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Gaining an understanding of baitfish is key to understanding how to catch their predators. Spearing is one of the most populous baitfish in Mid-Atlantc bays and marshes. Their habitat is predominantly the water's edge. They are found swimming in the mouths of rivers and streams that connect to the ocean. These small schooling fish rely on grass beds for shelter from predators as well as safe havens for spawning. Spearing are the most predominant of the narrow profile saltwater baits emulated by anglers.

Silversides, one of the other names by which spearing are known, are rarely longer than 6 inches. They have a short head, large eyes, a small, toothless mouth and a slender body with a rounded belly. The upper portion of their body is grey/green in color with a translucent to white underside. The Silverside takes its name from the metallic silver stripe that runs along both sides of its body. It's appearance is much like that of the bay anchovy but with a smaller mouth. During the full or new moon and the highest of the high tides, spearing gather in large schools to scatter their eggs along the sandy bottom of the Estuary. The eggs hatch in about 5 to 20 days depending on water temperature- the warmer the water the quicker the hatching. Temperature also determines how many of the larvae will become male or female. Cooler water results in more females with warmer water temperatures resulting in more males.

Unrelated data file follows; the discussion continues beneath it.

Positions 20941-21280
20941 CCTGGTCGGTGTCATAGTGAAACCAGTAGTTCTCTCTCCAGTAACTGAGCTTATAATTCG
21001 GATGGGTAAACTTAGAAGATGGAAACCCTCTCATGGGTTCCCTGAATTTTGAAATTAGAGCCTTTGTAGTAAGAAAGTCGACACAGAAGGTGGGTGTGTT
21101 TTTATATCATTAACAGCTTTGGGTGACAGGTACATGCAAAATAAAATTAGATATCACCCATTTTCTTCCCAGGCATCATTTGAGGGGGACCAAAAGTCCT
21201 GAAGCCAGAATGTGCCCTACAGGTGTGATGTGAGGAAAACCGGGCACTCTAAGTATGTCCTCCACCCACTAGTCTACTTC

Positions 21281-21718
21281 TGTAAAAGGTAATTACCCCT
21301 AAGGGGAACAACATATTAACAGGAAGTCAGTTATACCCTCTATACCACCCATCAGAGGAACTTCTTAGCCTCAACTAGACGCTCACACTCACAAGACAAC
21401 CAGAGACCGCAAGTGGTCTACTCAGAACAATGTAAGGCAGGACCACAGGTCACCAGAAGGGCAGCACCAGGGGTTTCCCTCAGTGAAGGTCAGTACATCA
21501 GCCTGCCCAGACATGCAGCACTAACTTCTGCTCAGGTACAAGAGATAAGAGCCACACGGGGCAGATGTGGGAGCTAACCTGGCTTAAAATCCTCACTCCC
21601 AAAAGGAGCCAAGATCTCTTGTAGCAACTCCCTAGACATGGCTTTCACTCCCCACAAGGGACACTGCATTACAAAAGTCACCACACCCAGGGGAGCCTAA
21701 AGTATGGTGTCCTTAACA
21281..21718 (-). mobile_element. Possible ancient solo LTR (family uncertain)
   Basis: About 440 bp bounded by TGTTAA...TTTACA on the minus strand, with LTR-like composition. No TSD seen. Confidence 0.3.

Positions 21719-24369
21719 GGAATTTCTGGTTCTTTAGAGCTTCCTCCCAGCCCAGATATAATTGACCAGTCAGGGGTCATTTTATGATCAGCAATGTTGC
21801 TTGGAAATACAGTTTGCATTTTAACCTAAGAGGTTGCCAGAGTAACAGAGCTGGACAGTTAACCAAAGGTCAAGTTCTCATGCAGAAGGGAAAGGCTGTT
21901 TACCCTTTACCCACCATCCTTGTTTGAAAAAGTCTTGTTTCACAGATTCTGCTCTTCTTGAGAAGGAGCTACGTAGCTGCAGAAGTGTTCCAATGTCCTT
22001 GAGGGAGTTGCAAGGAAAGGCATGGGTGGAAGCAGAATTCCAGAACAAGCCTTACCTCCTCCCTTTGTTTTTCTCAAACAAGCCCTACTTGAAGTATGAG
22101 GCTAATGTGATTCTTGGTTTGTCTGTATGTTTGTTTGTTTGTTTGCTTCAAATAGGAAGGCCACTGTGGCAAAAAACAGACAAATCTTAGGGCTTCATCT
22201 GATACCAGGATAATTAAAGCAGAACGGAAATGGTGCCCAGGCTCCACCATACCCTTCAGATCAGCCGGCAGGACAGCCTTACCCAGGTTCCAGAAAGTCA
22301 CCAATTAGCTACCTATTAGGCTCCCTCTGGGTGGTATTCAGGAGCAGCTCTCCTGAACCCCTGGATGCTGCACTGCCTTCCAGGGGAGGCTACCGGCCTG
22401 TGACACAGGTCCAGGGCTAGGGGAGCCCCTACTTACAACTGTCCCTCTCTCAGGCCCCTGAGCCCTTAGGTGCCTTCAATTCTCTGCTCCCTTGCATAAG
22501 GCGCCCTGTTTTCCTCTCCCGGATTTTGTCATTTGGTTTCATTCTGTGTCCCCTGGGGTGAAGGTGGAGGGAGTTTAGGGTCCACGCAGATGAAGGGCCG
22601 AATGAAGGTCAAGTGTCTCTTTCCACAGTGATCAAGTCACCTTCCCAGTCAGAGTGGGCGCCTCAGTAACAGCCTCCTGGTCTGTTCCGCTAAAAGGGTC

Their lifespan is short at 2 years- most die after they spawn. Spearing are excellent live bait for fluke, and are commonly used by Party Boats specializing in Fluke. They are also excellent baits for snapper blues and growing stripers, and make great chum for larger game fish. Their numbers and small size make it easy to chum a handful at a time to keep a steady stream flowing. Catching your own spearing is not difficut, and they store for months in the freezer in a ziploc. All you need is a net and access to the water.

This is a common baitfish along the entire Atlantic coast. Silversides should be used with small hooks. Using real spearing is good as the bait is scented which helps to get fish to bite. Their small size means they can come off the hook easily, so that is why scented artificial baits like gulp can be a good substitute. If the spearing are in good shape, they stay on the hook reasonably well if you hook them through the eye. When fishing spearing, use light tackle for fluke in the surf. You only need to cast about 100 to 150 feet, then cast/retrieve rather than than let it sit. A 1 oz. sinker on a Sneaky Pete rig should do the trick. If you are spring fishing the back bays, or focusing on fluke in this early season, spearing and their immitators should be your "go to".


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